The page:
An inclusive plan for energy subsidy reform is to be implemented within five years and includes protecting the poor, said Egyptian President Abdel-Fattah El-Sisi at the World Future Energy Summit (WEFS) in Abu Dhabi on Monday.
The president travelled to the United Arab Emirates on Sunday for a two-day trip to attend the summit and meet UAE officials.
“The availability of energy and managing the demand for it is one of the main priorities on the Egyptian development agenda,” El-Sisi said.
El-Sisi stated that the limitations of traditional energy resources necessitate using renewable sources of energy, solar and wind, with plans for renewable sources to represent 20 percent of Egyptian energy production by 2020.
He called upon the attendees to participate in the Economic Development Conference in Sharm El-Sheikh in March.
The president also received the Sheikh Zayed Energy of the Future Award.
“Egypt works on developing a national strategy for energy that fulfils the needs of the local market and achieves the targeted growth rates for the national economy. It must also secure its power supply, and protect the environment and be sustainable,” he announced.
El-Sisi specified that Egypt’s energy development programme includes producing 4300 megawatts from power plants that produce electricity from solar and wind energy within the next three years.
Solar energy represents only one percent of Egypt’s production of electricity, according to a report by the State Accountability Authority that was sent recently to the presidency and to the prime minister’s office, reported Aswat Masriya.
Egypt’s first solar-powered gas station, which belongs to the national distributor of petroleum products Misr Petroleum, started operating in downtown Cairo in September 2014.
El-Sisi explained at the summit that the energy strategy includes diversifying the traditional sources of energy used in power plants through a balanced and sustainable combination, including clean usage of coal, nuclear energy sources, as well as natural gas and oil.
Since July 2013, following the ouster of Islamist president Mohamed Morsi, Egypt has received a total of $10.6 billion in aid from three Gulf States, UAE, Saudi Arabia and Kuwait, most of which came in the form of petroleum products.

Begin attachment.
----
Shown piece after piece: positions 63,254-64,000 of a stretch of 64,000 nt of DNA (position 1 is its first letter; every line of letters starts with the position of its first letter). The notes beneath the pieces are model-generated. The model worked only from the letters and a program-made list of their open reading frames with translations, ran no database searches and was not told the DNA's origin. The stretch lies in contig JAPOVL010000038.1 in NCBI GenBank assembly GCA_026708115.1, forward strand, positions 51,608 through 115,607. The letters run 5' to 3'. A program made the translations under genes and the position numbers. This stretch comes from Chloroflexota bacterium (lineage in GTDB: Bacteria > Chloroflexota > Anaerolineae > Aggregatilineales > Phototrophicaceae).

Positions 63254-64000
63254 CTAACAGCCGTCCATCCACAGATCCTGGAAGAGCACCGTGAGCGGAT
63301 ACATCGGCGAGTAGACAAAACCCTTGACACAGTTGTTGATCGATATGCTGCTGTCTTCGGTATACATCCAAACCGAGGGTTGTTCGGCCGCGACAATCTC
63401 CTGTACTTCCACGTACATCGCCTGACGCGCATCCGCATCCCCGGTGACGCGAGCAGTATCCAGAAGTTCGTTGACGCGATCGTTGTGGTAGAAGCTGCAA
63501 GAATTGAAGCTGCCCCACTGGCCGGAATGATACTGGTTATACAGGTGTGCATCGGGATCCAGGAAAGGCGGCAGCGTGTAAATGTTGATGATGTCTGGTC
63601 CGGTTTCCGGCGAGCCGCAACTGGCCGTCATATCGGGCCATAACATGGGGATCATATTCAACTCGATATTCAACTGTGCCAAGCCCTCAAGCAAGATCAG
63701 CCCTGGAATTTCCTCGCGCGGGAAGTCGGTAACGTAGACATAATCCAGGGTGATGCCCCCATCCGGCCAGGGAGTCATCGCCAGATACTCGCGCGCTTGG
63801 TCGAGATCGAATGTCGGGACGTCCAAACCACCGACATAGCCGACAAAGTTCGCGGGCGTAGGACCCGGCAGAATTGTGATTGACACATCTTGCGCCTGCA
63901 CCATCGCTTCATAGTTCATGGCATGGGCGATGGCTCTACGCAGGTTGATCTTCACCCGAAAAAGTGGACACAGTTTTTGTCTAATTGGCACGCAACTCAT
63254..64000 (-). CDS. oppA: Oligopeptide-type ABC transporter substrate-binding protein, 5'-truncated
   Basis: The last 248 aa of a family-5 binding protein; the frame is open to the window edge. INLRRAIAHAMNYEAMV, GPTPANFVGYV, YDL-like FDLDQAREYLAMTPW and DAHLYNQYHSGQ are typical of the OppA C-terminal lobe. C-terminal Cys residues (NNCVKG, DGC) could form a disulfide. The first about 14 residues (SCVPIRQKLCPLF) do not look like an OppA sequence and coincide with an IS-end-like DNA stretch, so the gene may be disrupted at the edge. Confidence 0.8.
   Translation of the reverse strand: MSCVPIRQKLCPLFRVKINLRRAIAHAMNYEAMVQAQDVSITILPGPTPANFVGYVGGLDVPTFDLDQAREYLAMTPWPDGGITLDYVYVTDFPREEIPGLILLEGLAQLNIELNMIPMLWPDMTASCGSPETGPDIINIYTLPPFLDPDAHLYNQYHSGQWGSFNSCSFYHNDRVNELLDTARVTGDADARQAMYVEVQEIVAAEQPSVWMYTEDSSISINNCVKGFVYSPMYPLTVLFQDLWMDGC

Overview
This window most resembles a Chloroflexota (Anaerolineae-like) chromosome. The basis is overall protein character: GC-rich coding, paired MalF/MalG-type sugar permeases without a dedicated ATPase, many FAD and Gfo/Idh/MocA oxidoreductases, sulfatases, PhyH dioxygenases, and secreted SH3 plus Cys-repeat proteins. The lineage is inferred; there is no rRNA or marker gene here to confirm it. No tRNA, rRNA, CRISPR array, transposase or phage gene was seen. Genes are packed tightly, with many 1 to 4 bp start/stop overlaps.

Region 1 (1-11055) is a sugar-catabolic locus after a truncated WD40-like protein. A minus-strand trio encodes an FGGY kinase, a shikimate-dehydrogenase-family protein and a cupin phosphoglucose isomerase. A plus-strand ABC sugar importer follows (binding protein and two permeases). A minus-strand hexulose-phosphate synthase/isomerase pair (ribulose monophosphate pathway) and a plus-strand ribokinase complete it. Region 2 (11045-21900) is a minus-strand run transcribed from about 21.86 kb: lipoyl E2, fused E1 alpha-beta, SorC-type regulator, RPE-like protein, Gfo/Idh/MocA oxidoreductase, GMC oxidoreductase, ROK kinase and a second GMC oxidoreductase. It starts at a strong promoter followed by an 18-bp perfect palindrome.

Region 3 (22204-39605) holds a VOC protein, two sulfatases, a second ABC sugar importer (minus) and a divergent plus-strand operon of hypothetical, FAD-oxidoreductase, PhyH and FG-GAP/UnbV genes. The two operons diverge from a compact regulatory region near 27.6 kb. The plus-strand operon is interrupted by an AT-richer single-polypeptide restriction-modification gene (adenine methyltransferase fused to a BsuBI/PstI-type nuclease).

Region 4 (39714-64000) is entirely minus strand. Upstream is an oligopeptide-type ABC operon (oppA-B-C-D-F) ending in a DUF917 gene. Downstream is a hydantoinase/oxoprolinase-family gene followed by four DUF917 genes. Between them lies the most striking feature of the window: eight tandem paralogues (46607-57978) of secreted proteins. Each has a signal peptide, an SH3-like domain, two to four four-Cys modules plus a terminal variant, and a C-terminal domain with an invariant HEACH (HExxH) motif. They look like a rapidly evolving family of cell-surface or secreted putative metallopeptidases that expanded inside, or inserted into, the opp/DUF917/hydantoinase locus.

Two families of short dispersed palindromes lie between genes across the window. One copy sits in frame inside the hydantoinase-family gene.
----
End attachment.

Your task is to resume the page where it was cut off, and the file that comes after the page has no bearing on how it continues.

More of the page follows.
Egypt and China made plans in December to cooperate in the energy sector, particularly when it comes to the construction of coal-powered power plants.
Egypt’s government is looking for alternatives to natural gas and mazut to power its plants and factories as production of domestic natural gas fields has diminished over recent years while production from new fields was halted due to political unrest.
El-Sisi also talked in his speech about “transforming Egypt into a pivotal centre for commerce and circulation of energy, making use of its geographical location between the biggest producers and consumers of energy, with the presence of infrastructure, especially the Suez Canal, the most important waterway, with its new extension.”
A waterway is being dug alongside the Suez Canal, a project that was inaugurated in August 2014 and is to be finished by mid-2015, according to an announcement by the president in August.
The new artificial waterway will be 72 km in length at a cost of $4 billion.
In his speech, El-Sisi called upon the private sector to participate in realising these projects, the elements of attraction being “the stability of the energy market, the availability of information, the fact that there aren’t many dangers, as well as working with criteria and specifications, and separating transportation, production and distribution.”
He mentioned that Egypt is working on new legislation to encourage the production of electricity from renewable energy.
The Egyptian president also stressed that “Egypt considers the security of the Arab Gulf region a red line and a part of its national security,” adding that terrorism is a world phenomenon that spreads its dangers across societies.
He called upon the international community to face terrorist acts not just with security and military solutions, but also developmental solutions on the economic and social levels, as well as the cultural sides “that includes the renewal of the religious discourse and purifying it from any erroneous ideas that lures some into using violence to express opinions or impose orientations.”